We homeschool our kids, and "The Great Courses" offers a lot of good intro college classes that are suitable for 6-12th grade as well. I'm really not into math or logic so please forgive me for the simpleness here. The class is pretty straightforward. In one of the lectures of Categorical Logic, the professor gives 5 rules to ensure a syllogism's validity (apparently to avoid looking up 256 different moods and figures)
The Rules:
1)The middle term is distributed in at least one of the premises.
2) Any term distributed in the conclusion is also distributed in the premises.
3) At least one of the premises must be affirmative.
4) If the conclusion is negative at least one premise must be negative.
5) (Hypothetical mood only) If the conclusion is particular at least one premise must be particular.

Ok, seems straight forward enough (but we're still learning). To give an example we came up with a simple argument:

  1. No American is immortal.
  2. All Idahoans are Americans.
  3. Therefore no Idahoans are immortal.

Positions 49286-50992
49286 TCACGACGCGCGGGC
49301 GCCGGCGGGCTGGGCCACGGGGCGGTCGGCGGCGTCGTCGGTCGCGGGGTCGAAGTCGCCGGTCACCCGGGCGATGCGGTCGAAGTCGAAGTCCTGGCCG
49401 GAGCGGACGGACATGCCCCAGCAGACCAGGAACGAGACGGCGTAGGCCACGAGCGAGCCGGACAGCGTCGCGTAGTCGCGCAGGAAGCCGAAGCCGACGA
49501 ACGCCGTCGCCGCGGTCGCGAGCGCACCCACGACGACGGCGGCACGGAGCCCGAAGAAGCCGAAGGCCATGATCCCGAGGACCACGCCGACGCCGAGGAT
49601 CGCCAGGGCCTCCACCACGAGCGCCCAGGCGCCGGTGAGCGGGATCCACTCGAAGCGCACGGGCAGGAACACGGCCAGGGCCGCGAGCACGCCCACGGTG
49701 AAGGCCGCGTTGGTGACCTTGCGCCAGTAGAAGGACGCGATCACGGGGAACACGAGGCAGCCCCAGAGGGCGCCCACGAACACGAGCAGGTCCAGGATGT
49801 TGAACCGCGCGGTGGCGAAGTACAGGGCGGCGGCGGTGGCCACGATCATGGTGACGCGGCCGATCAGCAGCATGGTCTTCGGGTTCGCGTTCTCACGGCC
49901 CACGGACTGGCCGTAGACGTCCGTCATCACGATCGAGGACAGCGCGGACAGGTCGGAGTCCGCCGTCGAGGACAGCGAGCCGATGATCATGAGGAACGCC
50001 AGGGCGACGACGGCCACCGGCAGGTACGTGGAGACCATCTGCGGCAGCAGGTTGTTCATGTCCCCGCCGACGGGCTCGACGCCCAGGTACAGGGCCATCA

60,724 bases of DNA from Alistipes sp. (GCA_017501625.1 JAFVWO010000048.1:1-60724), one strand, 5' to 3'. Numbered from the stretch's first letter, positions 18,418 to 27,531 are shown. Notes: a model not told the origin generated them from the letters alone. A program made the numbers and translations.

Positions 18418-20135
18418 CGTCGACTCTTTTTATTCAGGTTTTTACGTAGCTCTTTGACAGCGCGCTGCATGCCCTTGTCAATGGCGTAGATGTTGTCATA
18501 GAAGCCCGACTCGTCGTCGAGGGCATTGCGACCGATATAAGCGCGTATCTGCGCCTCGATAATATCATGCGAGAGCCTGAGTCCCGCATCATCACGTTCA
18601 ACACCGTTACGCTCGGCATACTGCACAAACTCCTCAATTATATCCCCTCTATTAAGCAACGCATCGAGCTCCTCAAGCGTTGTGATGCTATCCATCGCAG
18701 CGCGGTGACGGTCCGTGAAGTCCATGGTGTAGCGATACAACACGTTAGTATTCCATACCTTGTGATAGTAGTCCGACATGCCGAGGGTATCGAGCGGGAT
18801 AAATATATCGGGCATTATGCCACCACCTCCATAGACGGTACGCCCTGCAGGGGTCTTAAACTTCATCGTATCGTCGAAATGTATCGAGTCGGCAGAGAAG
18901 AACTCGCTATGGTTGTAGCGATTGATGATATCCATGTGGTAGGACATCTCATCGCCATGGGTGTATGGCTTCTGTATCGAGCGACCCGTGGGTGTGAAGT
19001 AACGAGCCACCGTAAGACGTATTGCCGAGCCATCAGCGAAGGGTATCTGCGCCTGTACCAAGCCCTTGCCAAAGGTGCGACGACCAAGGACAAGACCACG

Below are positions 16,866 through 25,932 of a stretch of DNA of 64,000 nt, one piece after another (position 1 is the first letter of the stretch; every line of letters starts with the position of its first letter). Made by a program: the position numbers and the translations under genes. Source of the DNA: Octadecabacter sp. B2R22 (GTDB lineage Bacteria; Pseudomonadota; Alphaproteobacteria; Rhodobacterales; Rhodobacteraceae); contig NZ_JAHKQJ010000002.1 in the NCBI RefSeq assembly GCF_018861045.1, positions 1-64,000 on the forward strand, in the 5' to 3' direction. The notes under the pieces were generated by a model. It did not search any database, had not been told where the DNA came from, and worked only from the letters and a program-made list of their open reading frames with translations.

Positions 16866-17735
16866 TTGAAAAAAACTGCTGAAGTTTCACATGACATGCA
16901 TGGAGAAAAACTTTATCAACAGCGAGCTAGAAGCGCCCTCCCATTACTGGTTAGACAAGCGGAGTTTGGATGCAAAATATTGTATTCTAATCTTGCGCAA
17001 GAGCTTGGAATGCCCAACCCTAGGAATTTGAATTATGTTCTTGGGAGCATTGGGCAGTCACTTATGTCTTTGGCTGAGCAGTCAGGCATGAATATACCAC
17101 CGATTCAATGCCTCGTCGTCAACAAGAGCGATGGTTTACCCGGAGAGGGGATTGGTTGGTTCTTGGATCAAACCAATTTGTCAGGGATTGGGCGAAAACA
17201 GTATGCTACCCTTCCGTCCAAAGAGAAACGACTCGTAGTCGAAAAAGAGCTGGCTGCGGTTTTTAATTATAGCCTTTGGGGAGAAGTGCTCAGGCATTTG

I applied all the rules to this and it checked out.

  1. American (MT) distributed in P1.
  2. Idahoans is distributed in conclusion and P2.
  3. P2 is affirmative
  4. Conclusion is negative and P2 is negative
  5. Is not applicable bc our syllogism is existential, not hypothetical, and the conclusion is not particular anyway.

    -All of the rules checked out. Fair enough.

So, one of the kids says, "it looks to me that if you change the conclusion to 'therefore ALL Idahoans are immortal' all of the rules still check out". Well, that's OBVIOUSLY not a valid argument, but it seems it passes all the rules regardless. Am I misunderstanding one of these rules, if so, which one?
I did a Venn Diagram (with minor, middle and major term) and verified that it's invalid.
Either I don't understand one of the rules, or the list provided is not complete. Any explanation would be extremely appreciated.
I'm looking like a fool in front of my kids, so thanks in advance!

  • 2
    FWIW, this kind of logic hasn't been taught much of anywhere except history of philosophy and maybe Catholic seminaries for about 150 years. Not that there is any harm in learning it, but if you think you are preparing your kids for college work with this material, you aren't. Commented Aug 16, 2023 at 19:07